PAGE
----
The Fort Worth Zoo is helping a Texas frog get lucky – and it might even save the species

From Kira news:

Everyone deserves a chance at love.

This is especially true if you are a Houston toad. The Texas native is at risk of being eliminated. It’s been on the endangered species list since 1970, but employees at the Fort Worth Zoo are giving this brown, squatting frog a fighting chance by playing a matchmaker.

“They seem to have faces only a mother can love,” said Diane Barber, curator of ectotherms at the zoo, which refers to cold-blooded animals such as reptiles and amphibians. But the frog’s wrinkled brow doesn’t stop her team from helping this tiny amphibian shoot it.

“Right now, we have about 200 toads,” Barber said. “Males and females are kept separate in groups until we begin to breed them.”

Since 2010, she and her team have raised frogs in Houston as part of a highly successful conservation program with partners across the state.

“With the Houston Zoo, we lay over a million eggs and tadpoles every year,” she said. “That’s an incredible number of animals to be placed in the landscape.”

The frogs are located at the Texas Native Amphibian Center on the outskirts of the zoo. Transparent containers stacked in neat rows each contain a few creatures, each waiting their turn to form a love affair.

Alison Julian, a postdoctoral researcher at the zoo, steps in whenever the frogs need a little encouragement.

This could be as simple as injecting animals with hormones to stimulate reproductive behavior. And when does that do the trick?

“We’re actually doing in vitro fertilization or IVF,” Julian said.

A stud book clerk keeps track of all eligible bachelors and bachelors. Each frog is assigned a number, which is placed in the book of horses. Barber then runs all of the frog’s information through a program that helps each frog find a match.

“So we’ll get what’s called a Mate RX. It’s this giant table that shows you what the right pairs are to put together,” she said.

In other words, Barber wants to avoid mating between frogs that may be siblings or cousins.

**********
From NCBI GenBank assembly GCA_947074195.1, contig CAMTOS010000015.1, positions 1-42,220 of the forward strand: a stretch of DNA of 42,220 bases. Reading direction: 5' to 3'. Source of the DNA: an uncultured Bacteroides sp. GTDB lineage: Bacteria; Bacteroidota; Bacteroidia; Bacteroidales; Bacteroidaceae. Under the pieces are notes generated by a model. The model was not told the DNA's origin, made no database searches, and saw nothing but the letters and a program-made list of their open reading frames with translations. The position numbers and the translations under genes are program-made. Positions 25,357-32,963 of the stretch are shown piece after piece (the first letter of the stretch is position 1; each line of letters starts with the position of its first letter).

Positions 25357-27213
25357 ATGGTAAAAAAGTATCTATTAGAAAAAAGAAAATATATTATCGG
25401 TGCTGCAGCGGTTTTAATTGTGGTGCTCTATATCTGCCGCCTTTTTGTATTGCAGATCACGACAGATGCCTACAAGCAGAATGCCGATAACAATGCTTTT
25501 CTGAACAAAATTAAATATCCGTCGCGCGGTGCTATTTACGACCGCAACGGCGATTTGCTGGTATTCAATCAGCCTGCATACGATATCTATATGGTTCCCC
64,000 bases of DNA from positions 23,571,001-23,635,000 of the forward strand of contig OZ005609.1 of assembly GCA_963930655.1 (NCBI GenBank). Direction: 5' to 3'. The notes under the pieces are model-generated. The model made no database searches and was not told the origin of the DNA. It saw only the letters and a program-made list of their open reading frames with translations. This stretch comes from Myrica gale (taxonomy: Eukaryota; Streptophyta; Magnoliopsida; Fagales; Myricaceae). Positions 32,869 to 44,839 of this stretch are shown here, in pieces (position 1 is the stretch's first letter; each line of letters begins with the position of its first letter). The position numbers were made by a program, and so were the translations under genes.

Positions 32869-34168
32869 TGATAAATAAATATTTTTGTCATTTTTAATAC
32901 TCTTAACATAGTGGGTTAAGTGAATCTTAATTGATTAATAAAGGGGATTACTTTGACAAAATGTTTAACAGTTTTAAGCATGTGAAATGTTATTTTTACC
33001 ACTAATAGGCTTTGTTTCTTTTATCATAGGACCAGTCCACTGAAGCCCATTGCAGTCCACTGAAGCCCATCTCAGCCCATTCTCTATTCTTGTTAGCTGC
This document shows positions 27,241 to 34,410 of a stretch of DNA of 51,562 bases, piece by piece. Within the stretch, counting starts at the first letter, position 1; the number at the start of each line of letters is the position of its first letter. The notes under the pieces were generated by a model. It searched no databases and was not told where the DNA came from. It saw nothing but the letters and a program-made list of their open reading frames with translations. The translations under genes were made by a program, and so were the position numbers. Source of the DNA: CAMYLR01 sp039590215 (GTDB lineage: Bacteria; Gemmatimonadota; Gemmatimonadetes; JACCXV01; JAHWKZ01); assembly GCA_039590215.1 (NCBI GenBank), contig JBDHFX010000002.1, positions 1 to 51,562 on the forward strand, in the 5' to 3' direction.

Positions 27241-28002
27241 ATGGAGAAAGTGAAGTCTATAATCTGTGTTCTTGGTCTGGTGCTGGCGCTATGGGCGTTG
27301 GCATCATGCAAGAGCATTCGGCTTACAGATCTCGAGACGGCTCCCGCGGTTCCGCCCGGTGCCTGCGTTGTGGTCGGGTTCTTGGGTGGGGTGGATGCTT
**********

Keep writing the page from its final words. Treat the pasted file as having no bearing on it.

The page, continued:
“I should also look at the size of the frogs because the males can’t be any bigger than the females because they might drown them out,” she said.

This year, the Fort Worth Zoo has produced more than 430,000 eggs. They look like little black beans covered in clear jelly. Once the eggs are counted, they are sent to the launch site near Bastrop in central Texas.

The hope, Barber says, is that these breeding efforts will boost dwindling populations in the wild.

“Unfortunately, most of her habitat is gone,” she said. “Now you don’t really see a lot of tallleaf pines in Texas, do you? That was just because the habitat changed for farming, in the first place.”

The Fort Worth Zoo and its partners have received a federal grant to further their efforts. It is set to triple its reproductive capacity next year.

“It’s a huge milestone to show that we’re having some good success,” she said. “Those frogs that returned to the breeding pond were genetically analyzed, and we know that at least 32 percent of them came from the captive program in Houston and Fort Worth.”

However, even these tadpoles need wide open spaces to breed again. There is plenty of privately owned land that could be made for Houston Todd, Barber said.

“One of our biggest priorities is to try out some of these historic counties to get additional landowners on board and sign safe harbor agreements,” she said.

These are voluntary pledges that private land owners can make to conserve important habitats on their land. Meanwhile, Barber and her team are already preparing for another round of amphibious romance next spring.

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